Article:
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Know What To Do When the Weather Changes

Weather can make your time on the water wonderful or deadly. It is vital to know how to respond to fog, thunderstorms, rapid wind shifts and other dangerous weather.

  • Hurricanes
  • Fog

    Chances are when you are on the water, you will occasionally encounter fog, making navigation a challenge. Fog forms when air over a warm water surface is transported over a colder water surface, resulting in cooling and condensation. Fog is usually considered dense if it reduces visibility to less than 1 mile. It can form quickly and catch boaters off guard. Visibility can be reduced to a few feet, disorienting boaters. Learning to navigate through fog (or avoiding it) is critical to safe boating.

    • Slow down to avoid collisions.
    • Turn on all of your running lights, even in daytime.
    • Listen for sounds of other boats that may be near you or for fog horns and bells from nearby buoys.
    • VHF NOAA Weather Radio should broadcast important information concerning the formation, movement or dissipation of the fog. Pay close attention.
    • If your vessel has radar, use it to help locate dangers that may be around you.
    • Use GPS or a navigation chart to help obtain a fix on your location.
    • If you are unable to get your bearings, stay put until the fog lifts but make sure you are in a safe location.
    • Be familiar with horn and bell sounds you should produce to warn others around you when in dense fog.
    • Have a compass available. Even if you don't know where you are in the fog, with a compass you can determine the direction you are navigating.
  • Thunderstorms

    Thunderstorms can be a mariner's worst nightmare. They can develop quickly and create dangerous wind and wave conditions. Thunderstorms can bring shifting and gusty winds, lightning, waterspouts, and torrential downpours, which can turn a day's pleasure into a nightmare of distress.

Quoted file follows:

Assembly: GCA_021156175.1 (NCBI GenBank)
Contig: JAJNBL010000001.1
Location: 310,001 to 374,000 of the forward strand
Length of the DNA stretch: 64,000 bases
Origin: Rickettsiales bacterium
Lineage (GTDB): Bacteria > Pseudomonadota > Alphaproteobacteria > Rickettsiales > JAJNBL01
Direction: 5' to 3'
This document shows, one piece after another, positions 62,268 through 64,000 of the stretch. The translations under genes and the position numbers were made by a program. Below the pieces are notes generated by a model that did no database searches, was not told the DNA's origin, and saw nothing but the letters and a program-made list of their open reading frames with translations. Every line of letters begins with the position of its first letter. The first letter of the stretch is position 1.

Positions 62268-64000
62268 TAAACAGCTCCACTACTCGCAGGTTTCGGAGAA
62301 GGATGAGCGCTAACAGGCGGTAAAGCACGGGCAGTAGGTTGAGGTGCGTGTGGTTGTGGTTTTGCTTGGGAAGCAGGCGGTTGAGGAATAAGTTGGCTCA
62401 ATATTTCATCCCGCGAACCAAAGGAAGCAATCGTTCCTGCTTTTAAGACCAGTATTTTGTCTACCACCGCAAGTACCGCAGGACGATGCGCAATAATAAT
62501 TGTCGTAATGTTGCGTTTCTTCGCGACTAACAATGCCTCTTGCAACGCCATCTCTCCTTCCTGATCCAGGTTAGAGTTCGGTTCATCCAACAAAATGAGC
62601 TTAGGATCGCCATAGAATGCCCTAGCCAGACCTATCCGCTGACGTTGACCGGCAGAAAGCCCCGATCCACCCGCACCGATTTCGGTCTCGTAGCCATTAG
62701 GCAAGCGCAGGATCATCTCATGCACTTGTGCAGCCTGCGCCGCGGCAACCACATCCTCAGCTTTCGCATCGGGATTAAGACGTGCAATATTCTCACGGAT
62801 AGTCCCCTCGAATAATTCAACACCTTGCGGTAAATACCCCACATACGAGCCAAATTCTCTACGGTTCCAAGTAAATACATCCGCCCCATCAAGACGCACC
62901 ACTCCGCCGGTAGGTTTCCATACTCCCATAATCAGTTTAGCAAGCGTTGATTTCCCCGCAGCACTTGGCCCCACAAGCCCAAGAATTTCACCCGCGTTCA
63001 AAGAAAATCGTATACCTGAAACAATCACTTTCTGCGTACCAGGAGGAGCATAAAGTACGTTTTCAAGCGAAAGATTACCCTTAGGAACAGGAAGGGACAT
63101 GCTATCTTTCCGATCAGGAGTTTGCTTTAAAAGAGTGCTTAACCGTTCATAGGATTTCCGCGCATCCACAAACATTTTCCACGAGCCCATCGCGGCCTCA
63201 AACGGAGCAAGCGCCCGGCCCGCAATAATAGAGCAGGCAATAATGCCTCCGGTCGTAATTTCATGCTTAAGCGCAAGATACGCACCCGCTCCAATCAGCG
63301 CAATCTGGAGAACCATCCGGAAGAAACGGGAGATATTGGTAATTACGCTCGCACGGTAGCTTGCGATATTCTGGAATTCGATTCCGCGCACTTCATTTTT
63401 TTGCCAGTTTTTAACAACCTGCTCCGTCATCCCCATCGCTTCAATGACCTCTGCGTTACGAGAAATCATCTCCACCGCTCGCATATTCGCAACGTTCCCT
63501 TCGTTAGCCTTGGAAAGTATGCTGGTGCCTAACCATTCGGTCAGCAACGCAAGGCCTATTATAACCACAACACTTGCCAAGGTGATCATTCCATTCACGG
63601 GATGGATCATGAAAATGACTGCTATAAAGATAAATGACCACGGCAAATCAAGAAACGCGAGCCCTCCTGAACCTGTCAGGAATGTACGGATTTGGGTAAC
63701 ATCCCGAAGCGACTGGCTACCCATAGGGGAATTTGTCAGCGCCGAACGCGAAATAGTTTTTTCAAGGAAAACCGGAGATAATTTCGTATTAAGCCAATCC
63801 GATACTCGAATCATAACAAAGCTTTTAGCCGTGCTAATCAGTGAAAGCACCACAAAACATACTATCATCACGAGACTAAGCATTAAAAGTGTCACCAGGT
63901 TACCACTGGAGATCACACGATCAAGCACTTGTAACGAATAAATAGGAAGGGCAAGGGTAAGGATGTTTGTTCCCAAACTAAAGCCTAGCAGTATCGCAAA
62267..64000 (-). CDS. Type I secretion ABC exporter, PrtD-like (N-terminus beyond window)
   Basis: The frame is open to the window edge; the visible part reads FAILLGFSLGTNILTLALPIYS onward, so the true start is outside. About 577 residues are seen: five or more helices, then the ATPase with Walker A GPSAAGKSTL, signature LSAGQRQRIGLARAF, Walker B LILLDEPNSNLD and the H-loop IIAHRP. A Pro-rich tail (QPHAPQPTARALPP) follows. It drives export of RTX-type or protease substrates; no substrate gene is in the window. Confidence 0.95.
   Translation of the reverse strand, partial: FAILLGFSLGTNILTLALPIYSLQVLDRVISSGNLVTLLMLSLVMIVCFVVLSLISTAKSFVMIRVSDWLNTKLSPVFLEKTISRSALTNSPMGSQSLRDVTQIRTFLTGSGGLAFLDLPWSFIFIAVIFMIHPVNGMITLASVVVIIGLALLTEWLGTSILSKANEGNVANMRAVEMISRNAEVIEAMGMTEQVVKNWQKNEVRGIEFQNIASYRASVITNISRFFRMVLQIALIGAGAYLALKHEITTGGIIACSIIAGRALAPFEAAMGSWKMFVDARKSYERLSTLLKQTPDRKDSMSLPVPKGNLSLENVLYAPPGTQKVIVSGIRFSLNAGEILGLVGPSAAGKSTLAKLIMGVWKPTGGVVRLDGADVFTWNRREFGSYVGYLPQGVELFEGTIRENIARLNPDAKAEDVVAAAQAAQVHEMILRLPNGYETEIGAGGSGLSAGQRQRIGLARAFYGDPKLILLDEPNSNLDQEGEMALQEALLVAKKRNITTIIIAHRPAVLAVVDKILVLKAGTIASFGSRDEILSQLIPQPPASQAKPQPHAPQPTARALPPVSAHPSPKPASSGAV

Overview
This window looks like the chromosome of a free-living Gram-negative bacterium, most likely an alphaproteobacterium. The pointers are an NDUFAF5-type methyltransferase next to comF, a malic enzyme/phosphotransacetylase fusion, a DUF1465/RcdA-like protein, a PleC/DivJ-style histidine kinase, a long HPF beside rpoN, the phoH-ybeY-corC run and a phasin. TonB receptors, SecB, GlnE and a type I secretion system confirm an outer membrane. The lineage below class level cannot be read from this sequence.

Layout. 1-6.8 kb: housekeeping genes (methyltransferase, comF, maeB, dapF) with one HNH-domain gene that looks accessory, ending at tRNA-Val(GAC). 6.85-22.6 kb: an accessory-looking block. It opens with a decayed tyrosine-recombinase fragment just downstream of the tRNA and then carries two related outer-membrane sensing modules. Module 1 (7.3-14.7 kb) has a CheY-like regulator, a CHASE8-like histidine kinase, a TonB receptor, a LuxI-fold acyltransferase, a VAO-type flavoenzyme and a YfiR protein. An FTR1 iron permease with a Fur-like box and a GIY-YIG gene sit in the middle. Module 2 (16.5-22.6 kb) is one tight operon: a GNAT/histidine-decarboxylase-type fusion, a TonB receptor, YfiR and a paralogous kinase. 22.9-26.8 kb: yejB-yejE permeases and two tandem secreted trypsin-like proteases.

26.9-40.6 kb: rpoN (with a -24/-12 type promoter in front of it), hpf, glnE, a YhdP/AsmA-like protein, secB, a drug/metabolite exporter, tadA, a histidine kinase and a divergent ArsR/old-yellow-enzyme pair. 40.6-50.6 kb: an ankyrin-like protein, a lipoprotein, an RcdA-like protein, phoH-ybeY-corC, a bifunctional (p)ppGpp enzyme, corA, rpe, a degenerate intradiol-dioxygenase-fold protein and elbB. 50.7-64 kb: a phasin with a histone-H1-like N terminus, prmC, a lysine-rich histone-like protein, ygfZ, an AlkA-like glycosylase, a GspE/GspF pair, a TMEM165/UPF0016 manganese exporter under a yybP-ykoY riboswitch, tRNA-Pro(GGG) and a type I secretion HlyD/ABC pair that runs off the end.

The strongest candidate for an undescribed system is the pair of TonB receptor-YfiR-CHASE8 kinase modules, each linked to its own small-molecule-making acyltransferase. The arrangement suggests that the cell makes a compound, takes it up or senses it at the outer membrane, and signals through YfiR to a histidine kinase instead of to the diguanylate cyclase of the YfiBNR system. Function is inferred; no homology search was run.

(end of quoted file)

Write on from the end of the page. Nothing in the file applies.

There are no specific warnings or advisories for lightning but all thunderstorms produce lightning. A lightning strike to a vessel can be catastrophic, especially if it results in a fire or loss of electronics. If your boat has a cabin, stay inside and avoid touching metal or electrical devices. If your boat doesn't have a cabin, stay as low as you can in the boat.

    Boaters should use extra caution when thunderstorm conditions exist and have a plan of escape. Mariners are especially vulnerable as because you may be unable to reach port quickly. Do not venture out if thunderstorms are a possibility. If you do venture out and recognize thunderstorms nearby, head to port or safe shelter as quickly as possible. Ultimately, boating safety begins ashore with planning and training. Keep in mind that thunderstorms are usually brief so waiting it out is better than riding it out.


  • Rapid Wind Shifts

    A sudden change in wind speed and/or direction will have a significant impact on boaters. Wind speed and direction are the primary forces creating waves. When are rapid changes in wind speed and direction most likely?

    • Sudden changes in wind speed and direction often occur near thunderstorms and fast moving rain/snow showers.
    • Wind shifts in direction and speed usually occur near cold fronts and warm fronts.

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